Nine years after the so‐called Orange Revolution against electoral fraud, opponents of Ukrainian President Viktor Yanukovich hope to stage a repeat. But the issue today, whether Kiev aligns economically with Europe or Russia, doesn’t much concern the U.S.
In 2004 the Orange Revolution helped deliver the presidency to Western‐favorite Viktor Yushchenko, a disastrous incompetent. Yanukovich narrowly won the 2009 race.
He has been negotiating over an Association Agreement with the European Union. However, Brussels demanded political concessions, most importantly the freeing of opposition leader Yulia Tymoshenko, who had been prosecuted by Yanukovich’s government, and refused to offer cash assistance.
At the same time Vladimir Putin pushed Kiev to forswear the EU and join the Moscow‐led Customs Union. And Moscow brought cash to the table. To the consternation of Brussels, last month the Yanukovich government signed an accord with Russia—though without joining the CU.
Brussels and Washington were shocked, shocked. New German Foreign Minister Frank‐Walter Steinmeier said “It is utterly scandalous how Russia used Ukraine’s economic plight for its own ends.”
Sen. John McCain visited Kiev, where he complained that “President Putin has pulled out all the stops to coerce, intimidate and threaten Ukraine away from Europe.” Former Undersecretary of State Paula Dobriansky demanded “a broad range of measures, including WTO sanctions, Russian expulsion from the Group of Eight and even a boycott of the 2014 Winter Olympics by political leaders, unless Moscow abandons its strong‐arm tactics toward Kiev.”
The hypocrisy is breathtaking.
After all, the EU was pushing Kiev into making political concessions and choosing Europe over Russia. In return, the Europeans offered the prospect of economic gain through increased trade. After Kiev said no European officials said billions in grants and loans would have been forthcoming had Ukraine signed with the EU.
As I point out in my latest Forbes online column:
Of course, Washington goes not one hour, let alone one day, without attempting to bribe or coerce another government to do something. The American secretary of state circles the globe constantly lecturing other nations how to behave. Since the end of the Cold War the U.S. has been the warrior state, routinely using military means to achieve its ends. Indeed, Sen. McCain has variously supported war against Iran, Iraq, Libya, North Korea, Serbia, and Syria.
Russia is guilty of heavy‐handedness?
Yes, the West offers a better, freer path. Which is why protests have broken out over Ukraine’s abandonment of the EU. It’s fair for Washington to wish the critics well and warn Kiev against a violent response.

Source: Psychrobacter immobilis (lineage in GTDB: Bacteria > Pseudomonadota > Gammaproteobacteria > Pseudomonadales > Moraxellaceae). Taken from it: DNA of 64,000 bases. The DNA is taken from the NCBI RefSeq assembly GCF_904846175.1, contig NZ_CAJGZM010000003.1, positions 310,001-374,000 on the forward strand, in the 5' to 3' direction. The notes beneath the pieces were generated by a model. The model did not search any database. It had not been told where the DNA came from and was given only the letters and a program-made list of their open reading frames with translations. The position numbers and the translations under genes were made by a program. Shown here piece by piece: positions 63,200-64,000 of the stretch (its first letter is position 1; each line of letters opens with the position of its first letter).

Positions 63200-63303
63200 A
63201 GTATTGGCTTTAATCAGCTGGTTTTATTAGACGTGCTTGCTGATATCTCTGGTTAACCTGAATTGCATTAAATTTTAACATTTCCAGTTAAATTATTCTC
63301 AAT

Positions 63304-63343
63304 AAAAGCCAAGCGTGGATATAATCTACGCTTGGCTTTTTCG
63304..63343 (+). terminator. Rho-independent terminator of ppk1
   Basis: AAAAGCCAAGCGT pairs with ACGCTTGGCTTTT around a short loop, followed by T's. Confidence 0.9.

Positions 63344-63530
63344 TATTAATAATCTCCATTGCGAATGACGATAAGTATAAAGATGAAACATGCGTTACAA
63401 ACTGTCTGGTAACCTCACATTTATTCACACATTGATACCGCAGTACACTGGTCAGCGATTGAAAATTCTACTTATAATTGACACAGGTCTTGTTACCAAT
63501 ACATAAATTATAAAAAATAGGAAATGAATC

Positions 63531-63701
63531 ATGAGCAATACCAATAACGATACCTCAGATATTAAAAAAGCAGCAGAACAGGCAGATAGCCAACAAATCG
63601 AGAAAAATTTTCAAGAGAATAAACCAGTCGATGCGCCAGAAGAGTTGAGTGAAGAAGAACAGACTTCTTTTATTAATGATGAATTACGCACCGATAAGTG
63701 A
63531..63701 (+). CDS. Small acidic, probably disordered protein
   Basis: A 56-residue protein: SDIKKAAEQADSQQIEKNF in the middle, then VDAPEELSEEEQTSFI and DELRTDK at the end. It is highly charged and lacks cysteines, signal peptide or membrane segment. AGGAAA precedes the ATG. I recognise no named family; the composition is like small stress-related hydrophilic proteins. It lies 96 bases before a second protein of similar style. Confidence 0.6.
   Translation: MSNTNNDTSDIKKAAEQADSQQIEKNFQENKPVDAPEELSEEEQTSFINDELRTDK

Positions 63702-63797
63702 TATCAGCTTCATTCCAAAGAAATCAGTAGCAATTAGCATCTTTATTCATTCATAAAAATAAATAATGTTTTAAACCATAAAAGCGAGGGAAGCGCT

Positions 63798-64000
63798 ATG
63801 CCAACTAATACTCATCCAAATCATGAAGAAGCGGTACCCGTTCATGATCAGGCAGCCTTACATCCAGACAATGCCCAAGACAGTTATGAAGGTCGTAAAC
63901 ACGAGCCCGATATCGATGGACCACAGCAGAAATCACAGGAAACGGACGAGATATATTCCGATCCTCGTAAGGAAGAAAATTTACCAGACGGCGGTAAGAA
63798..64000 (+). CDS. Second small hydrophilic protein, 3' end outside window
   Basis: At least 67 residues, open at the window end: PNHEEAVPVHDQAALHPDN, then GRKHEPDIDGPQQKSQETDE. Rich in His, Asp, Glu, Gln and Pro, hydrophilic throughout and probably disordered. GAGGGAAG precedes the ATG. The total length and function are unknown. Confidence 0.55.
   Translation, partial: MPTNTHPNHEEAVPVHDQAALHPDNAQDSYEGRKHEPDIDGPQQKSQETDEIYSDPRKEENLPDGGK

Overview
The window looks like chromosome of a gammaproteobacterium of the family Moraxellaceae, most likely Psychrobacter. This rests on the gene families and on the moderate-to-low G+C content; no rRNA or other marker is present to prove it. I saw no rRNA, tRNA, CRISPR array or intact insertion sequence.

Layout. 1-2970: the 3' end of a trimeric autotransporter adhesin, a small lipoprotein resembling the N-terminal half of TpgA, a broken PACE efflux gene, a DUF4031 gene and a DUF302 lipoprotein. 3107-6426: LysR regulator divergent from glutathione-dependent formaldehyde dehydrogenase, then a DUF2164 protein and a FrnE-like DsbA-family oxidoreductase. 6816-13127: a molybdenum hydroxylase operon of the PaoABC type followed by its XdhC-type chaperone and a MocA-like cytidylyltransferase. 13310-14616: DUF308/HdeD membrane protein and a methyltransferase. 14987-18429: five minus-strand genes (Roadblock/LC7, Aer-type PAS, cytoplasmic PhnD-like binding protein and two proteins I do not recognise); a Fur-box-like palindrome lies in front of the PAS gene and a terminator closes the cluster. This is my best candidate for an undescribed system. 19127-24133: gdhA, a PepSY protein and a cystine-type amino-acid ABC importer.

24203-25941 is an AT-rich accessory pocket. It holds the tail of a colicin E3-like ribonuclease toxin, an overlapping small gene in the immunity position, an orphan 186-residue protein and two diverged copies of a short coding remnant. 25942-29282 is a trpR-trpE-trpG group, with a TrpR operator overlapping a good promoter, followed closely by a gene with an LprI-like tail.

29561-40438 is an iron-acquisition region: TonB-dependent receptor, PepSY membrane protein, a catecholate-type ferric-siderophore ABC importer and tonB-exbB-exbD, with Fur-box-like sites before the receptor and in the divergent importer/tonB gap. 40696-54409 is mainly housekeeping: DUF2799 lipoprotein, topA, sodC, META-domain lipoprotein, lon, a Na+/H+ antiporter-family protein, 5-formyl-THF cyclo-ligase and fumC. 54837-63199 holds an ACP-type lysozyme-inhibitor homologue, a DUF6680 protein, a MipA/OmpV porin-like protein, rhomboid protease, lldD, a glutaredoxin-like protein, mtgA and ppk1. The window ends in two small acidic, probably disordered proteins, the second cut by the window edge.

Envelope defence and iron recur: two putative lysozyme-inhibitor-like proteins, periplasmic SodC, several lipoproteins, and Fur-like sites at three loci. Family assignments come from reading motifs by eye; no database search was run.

But why should Brussels or Washington meddle in the decision itself? The Wall Street Journal insisted that the Obama administration “stand up for America’s interests and values.” But what are they in Ukraine?
Assistant Secretary of State for European Affairs Victoria Nuland declared at the opposition rally in Kiev: “the U.S. stands with you in your search for justice, for human dignity and security, for economic health, and the European future that you have chosen and deserve.”
Washington should endorse justice and human dignity, which justifies support for honest elections and warnings against police brutality. But Ukraine’s “economic health” and “European future” aren’t American values and are barely American interests. How would Americans feel if Ukrainian politicians showed up at a Republican rally in Washington vowing to stand with protestors in the name of Ukrainian “interests and values”?
A stable, democratic Ukraine would be benefit all. However, Russia’s activities in Ukraine do not threaten the U.S. In contrast, bringing NATO up to Russia’s southern border could not help but be seen as threatening by Moscow—imagine the Warsaw Pact expanding to Mexico.
The West should acknowledge legitimate Russian interests in Ukraine, while offering new incentives for Kiev to look westward. Moreover, Europe should seek compromise with Moscow. Ukraine has proposed creation of “a tripartite commission to handle complex issues,” including greater links between the EU and the Russian‐lead CU, which might reduce Moscow’s pressure on Kiev.
If Ukraine wants to look east, so be it. Even with Russia’s money Yanukovich’s reelection prospects are weak and Ukraine is likely to eventually join the West. If not, the country never was the EU’s or Washington’s to lose.